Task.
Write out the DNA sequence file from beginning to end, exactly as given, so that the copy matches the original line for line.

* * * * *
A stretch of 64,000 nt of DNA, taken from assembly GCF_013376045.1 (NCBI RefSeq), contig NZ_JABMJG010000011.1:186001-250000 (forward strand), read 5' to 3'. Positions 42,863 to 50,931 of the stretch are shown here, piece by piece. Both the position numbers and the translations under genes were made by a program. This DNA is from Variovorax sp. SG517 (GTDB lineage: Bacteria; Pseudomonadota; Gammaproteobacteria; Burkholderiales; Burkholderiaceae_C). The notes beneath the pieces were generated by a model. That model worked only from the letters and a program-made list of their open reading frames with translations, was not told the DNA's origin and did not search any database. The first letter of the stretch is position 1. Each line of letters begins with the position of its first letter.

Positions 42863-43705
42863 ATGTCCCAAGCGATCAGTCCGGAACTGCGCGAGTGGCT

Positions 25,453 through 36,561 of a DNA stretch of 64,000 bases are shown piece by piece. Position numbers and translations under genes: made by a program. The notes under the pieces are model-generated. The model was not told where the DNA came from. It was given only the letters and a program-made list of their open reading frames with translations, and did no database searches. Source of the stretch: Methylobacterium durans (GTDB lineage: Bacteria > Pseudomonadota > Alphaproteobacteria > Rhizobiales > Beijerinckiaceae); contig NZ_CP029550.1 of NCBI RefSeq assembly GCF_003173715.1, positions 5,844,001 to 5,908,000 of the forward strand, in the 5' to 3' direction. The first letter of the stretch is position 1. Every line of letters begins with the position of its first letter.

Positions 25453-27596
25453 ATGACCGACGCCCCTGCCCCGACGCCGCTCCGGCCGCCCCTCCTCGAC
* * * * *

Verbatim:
A stretch of 64,000 nt of DNA, taken from assembly GCF_013376045.1 (NCBI RefSeq), contig NZ_JABMJG010000011.1:186001-250000 (forward strand), read 5' to 3'. Positions 42,863 to 50,931 of the stretch are shown here, piece by piece. Both the position numbers and the translations under genes were made by a program. This DNA is from Variovorax sp. SG517 (GTDB lineage: Bacteria; Pseudomonadota; Gammaproteobacteria; Burkholderiales; Burkholderiaceae_C). The notes beneath the pieces were generated by a model. That model worked only from the letters and a program-made list of their open reading frames with translations, was not told the DNA's origin and did not search any database. The first letter of the stretch is position 1. Each line of letters begins with the position of its first letter.

Positions 42863-43705
42863 ATGTCCCAAGCGATCAGTCCGGAACTGCGCGAGTGGCT

Positions 25,453 through 36,561 of a DNA stretch of 64,000 bases are shown piece by piece. Position numbers and translations under genes: made by a program. The notes under the pieces are model-generated. The model was not told where the DNA came from. It was given only the letters and a program-made list of their open reading frames with translations, and did no database searches. Source of the stretch: Methylobacterium durans (GTDB lineage: Bacteria > Pseudomonadota > Alphaproteobacteria > Rhizobiales > Beijerinckiaceae); contig NZ_CP029550.1 of NCBI RefSeq assembly GCF_003173715.1, positions 5,844,001 to 5,908,000 of the forward strand, in the 5' to 3' direction. The first letter of the stretch is position 1. Every line of letters begins with the position of its first letter.

Positions 25453-27596
25453 ATGACCGACGCCCCTGCCCCGACGCCGCTCCGGCCGCCCCTCCTCGAC